YouTube is facing a class-action lawsuit for allegedly censoring Black Lives Matter videos and other racially sensitive content. The video giant is also accused of targeting the creators of footage containing certain terms and ideas.
The corresponding legal complaint was recently submitted to a California federal court, naming YouTube, Google, and Google parent company Alphabet Inc. as defendants. Digital Music News secured an exclusive copy of the filing on Wednesday (June 17th).
In essence, the case’s four plaintiffs – “African American content creators, viewers, and consumers” – allege “overt, intentional, and systematic racial discrimination” on the part of YouTube, which has allegedly moved to deny “members of a protected racial classification” equal access to its services.
More minutely, the plaintiffs’ lawsuit takes aim at YouTube officials’ dual roles as content creators (and, in turn, competitors of non-YouTube creators) and “absolute regulators and monetizers” of each video uploaded to the video-sharing platform.
“Defendants rig the game,” the complaint states, “by using their power to restrict and block Plaintiffs and other similarly situated competitors, based on racial identity or viewpoint discrimination for profit.”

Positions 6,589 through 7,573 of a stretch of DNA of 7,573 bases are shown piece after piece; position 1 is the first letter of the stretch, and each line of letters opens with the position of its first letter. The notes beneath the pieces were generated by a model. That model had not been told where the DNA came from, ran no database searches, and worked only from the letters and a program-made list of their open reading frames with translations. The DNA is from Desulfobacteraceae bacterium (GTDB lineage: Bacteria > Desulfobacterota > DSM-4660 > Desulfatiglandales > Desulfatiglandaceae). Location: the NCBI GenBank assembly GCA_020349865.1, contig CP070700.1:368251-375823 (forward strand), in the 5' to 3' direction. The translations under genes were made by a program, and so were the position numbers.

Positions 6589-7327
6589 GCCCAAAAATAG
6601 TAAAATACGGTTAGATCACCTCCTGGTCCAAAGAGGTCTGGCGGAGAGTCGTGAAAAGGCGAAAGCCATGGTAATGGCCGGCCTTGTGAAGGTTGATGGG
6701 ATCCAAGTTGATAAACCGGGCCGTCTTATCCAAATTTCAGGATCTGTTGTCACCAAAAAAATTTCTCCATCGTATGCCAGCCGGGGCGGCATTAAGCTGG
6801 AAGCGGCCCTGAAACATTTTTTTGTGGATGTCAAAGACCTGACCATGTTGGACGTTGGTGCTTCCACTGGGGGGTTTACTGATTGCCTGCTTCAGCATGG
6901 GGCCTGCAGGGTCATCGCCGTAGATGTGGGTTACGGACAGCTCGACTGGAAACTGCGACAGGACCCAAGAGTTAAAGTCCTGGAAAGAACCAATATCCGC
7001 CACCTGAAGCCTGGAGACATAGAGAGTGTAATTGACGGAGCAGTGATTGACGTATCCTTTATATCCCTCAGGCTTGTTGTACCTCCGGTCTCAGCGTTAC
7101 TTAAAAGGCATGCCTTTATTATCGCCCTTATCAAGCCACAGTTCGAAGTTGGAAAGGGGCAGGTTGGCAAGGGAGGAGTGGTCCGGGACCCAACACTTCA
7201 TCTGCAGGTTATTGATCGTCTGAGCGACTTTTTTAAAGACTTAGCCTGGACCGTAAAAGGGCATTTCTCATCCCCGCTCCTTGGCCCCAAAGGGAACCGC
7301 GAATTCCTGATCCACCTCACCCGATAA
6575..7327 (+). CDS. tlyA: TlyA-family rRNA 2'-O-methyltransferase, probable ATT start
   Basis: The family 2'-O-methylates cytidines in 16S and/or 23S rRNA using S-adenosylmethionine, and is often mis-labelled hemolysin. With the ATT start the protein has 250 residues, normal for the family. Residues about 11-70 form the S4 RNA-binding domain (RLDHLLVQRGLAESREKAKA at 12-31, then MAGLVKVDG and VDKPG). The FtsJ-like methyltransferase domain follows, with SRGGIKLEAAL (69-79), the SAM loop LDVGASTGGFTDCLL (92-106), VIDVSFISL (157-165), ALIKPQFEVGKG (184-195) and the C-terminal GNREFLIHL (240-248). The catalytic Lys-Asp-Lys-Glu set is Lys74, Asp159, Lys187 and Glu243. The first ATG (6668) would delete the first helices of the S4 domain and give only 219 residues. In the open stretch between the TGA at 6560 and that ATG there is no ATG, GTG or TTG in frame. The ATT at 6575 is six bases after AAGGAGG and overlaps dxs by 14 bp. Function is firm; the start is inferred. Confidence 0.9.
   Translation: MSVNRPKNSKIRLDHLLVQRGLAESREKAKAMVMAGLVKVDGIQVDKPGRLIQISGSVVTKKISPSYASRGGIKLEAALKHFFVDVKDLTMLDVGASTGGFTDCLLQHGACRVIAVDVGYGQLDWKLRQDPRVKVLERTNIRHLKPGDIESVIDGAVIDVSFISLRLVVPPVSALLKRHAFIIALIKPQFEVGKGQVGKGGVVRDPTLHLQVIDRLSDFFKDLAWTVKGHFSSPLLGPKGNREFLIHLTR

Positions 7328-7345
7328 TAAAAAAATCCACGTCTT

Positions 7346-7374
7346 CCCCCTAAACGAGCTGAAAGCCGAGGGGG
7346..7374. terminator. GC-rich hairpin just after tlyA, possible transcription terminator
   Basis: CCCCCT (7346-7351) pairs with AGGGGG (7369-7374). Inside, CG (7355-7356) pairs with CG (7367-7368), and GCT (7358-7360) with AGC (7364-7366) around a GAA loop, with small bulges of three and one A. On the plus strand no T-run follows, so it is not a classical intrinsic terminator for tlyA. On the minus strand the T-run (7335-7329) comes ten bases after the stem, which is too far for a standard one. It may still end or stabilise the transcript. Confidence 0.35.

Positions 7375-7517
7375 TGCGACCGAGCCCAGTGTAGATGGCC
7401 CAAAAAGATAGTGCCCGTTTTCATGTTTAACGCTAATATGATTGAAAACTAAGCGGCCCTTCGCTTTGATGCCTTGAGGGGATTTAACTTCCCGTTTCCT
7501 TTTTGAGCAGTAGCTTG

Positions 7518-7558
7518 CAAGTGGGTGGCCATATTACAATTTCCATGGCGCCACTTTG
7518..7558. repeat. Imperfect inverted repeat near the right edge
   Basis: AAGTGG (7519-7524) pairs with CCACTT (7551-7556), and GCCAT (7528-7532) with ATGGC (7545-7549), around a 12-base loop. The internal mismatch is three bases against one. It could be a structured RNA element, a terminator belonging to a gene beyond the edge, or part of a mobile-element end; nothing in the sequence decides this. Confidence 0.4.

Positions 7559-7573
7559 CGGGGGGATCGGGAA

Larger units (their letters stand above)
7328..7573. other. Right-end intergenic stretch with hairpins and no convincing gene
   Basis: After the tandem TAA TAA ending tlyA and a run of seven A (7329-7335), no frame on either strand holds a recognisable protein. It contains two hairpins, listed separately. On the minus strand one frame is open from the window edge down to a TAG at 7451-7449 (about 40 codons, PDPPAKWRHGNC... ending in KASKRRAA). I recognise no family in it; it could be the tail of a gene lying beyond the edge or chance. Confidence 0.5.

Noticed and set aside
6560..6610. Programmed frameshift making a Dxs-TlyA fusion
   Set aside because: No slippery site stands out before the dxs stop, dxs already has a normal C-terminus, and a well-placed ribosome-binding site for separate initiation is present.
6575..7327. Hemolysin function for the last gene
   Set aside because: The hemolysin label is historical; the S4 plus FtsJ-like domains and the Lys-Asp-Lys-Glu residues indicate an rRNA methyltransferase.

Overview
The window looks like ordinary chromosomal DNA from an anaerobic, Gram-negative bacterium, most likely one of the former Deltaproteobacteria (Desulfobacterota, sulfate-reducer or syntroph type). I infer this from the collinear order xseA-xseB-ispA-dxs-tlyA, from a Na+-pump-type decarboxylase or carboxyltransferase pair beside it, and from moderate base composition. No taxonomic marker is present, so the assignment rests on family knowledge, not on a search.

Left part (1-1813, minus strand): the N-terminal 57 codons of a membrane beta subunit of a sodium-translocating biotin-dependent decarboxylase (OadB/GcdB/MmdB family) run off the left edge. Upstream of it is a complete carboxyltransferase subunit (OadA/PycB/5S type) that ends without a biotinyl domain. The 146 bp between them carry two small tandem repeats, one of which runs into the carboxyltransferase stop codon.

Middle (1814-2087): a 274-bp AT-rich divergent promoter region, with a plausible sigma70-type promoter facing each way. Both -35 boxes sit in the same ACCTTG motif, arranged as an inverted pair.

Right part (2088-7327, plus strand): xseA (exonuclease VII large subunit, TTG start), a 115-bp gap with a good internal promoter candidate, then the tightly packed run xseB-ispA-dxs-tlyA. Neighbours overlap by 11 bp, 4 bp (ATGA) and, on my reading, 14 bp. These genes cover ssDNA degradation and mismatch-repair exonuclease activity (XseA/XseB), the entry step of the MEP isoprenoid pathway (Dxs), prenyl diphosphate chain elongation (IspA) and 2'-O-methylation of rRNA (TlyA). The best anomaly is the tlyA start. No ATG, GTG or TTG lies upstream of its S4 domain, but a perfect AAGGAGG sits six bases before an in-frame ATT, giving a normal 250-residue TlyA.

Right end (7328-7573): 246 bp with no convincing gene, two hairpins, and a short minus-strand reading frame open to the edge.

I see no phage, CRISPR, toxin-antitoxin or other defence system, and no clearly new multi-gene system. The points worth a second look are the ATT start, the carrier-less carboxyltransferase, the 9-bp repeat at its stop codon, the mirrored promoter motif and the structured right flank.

Furthermore, the suit alleges that YouTube neglects to apply the same community guidelines and terms of service to its own videos as it does the submissions of third-party creators.
Building upon this foundation, the 289-page lawsuit specifies the nuances of the alleged discrimination, including YouTube’s use of AI technology and algorithms “to digitally profile, redline, and target Plaintiffs … for access restrictions, blocking, demonetization, suspensions, and removals from the platform based on the racial identity or viewpoint of the video creator.”
The ultimate result of these AI and algorithm techniques, the filing notes, is a visual media website that forces “Plaintiffs to self-censor and refrain from posting videos regarding issues and current events which are important to the African American community.”
References to Black Lives Matter and other sensitive topics are some of the many alleged targets of the platform’s automated filtering tools, according to the individuals (and their lawyers) who submitted the lawsuit.
Finally, the plaintiffs highlight their alleged struggles with YouTube’s “misapplying ‘restricted mode,’” shadow banning users and channels, “interfering with” livestreams, freezing accounts’ subscriber and view counts, and much more, when they mention racially sensitive topics.
At the time of this writing, YouTube hadn’t publicly responded to the lawsuit.
Last week, the Google-owned entity established a $100 million fund to support black creators – a point that the lawsuit addresses, indicating that YouTube has “some serious explaining to do when it comes to the Plaintiffs” given its “stated concerns regarding systemic racism.”